Good Business Management & Precision Agriculture.
Since the latter part of 2014, the market price for corn has hovered under $4.00 a bushel for much of the time. Grain prices for most crops have dropped far off the highs we saw in 2008 and again from 2010 to 2013.
So naturally it’s a bit of a shock. Some may worry. Most long-time farmers, though, know that the market is cyclical. We’re oversupplied and bringing in bumper crops.
The futures market points to $3.85 a bushel for December 2017 corn. There may be a period during the summer it will hit $4.00 or higher, and careful eyes will be watching for that opportunity.
Even if prices remain low for a while, there’s little reason to start comparing our downturn to other bad times. The 1980s come to mind – prices dropped and there was a shakeout of producers. Surviving farms had to deal with a decade of prices at or below breakeven.
Farming is different today and so are farmers.
Back then, when things got tough, everyone simply tried to work harder. They planted more. They worked 18-hour days. With smaller equipment, they looked for the answer in the field, in their backs and in their hands.
Today, producers have become better business operators. There’s better understanding of good business practices and sound financials. Many have a market analyst they work with, someone who helps them gauge every sell signal.
If a producer knows his breakeven point and takes advantage of selling opportunities, there’s no reason to turn caution into worry.
New technology and precision agriculture are on our side.
Sure, low prices mean we need to run lean operations. We’re good at that, though. We know more about the cost of producing a crop than any farmers in history.
There’s been a revolution in farm technology. We’re all practicing precision agriculture, and this gives us a lot more than flawlessly straight rows of corn.
We know to the penny what each bushel of crop costs in seed, chemicals, fertilizer and machinery. With yield mapping, we go into each season with a precise plan for maximizing the yield of each field. Fire up an aerial drone with an NDVI camera and we can do precise plant population counts by acre as early as June or July. Technology lets us know how we’re doing earlier and earlier each year, which doesn’t just help us produce more; it also helps us market smarter.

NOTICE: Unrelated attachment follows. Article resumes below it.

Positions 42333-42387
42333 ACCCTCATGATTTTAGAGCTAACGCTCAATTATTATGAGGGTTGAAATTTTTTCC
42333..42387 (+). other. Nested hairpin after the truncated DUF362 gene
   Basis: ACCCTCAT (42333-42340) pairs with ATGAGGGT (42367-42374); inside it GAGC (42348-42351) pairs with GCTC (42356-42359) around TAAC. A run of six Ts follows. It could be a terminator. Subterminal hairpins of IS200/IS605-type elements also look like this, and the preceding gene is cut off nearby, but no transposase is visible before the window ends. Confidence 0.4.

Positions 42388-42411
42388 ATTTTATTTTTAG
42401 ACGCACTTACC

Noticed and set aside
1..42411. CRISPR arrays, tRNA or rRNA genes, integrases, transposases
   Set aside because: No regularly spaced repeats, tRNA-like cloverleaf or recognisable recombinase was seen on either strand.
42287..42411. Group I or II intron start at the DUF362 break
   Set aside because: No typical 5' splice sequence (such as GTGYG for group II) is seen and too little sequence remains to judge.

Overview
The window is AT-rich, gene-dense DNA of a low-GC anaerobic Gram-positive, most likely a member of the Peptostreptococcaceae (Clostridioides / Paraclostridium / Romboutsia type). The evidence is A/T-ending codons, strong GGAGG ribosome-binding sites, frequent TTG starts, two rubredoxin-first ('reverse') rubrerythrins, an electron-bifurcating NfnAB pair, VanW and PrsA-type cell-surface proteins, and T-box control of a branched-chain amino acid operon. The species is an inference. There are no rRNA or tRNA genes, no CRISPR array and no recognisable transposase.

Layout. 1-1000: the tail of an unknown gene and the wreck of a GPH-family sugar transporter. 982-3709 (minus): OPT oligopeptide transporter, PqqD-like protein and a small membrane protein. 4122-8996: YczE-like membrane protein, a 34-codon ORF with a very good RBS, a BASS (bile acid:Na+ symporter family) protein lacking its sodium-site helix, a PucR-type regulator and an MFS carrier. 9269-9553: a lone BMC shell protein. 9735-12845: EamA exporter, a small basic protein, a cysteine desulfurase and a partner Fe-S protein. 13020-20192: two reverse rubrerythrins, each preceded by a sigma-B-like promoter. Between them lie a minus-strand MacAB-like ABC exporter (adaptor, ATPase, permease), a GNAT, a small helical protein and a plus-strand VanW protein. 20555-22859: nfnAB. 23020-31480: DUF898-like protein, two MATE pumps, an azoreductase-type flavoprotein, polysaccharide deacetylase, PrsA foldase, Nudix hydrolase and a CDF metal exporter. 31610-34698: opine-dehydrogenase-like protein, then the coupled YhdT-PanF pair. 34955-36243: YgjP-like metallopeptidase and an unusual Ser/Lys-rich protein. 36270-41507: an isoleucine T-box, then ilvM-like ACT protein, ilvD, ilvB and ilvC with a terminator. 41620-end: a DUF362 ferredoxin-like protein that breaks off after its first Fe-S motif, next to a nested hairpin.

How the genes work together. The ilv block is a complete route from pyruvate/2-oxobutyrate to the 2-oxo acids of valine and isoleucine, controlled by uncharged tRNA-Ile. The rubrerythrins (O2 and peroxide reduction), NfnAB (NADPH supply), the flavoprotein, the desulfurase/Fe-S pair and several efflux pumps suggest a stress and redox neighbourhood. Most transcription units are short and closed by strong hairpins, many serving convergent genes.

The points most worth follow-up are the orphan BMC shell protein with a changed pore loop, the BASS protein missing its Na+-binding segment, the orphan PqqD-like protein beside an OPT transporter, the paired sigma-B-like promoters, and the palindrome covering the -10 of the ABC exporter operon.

Our overall economics are better.
In the 1980s, there were a lot more leveraged farms. Farmers carried a lot more debt. Plus, they were burdened with high interest rates and high inflation, which made it more difficult to get out of debt.
Our financial footing is sound today. Even with corn under $4 we can still follow good business practices and find our breakeven point. We can still run healthy operations.
Yes, we’re producing a surplus of corn, soybeans and other crops, but demand is still good. Ethanol helps with domestic demand, and exports are still strong, making some think corn and soybean prices will both uptick slightly in 2017.
Farmers today need to know their numbers, know their breakeven point and sell within the upper third of market prices. And that’s true anytime.
Ted Marek is a Senior Vice President of Heartland Bank and is also on the Bank’s Board of Directors. He graduated from UNL with a degree in Agricultural Economics. Ted has worked from the Geneva Branch of Heartland Bank for over 35 years with his primary activities associated with agriculture lending. He also operates a row crop operation south of Exeter.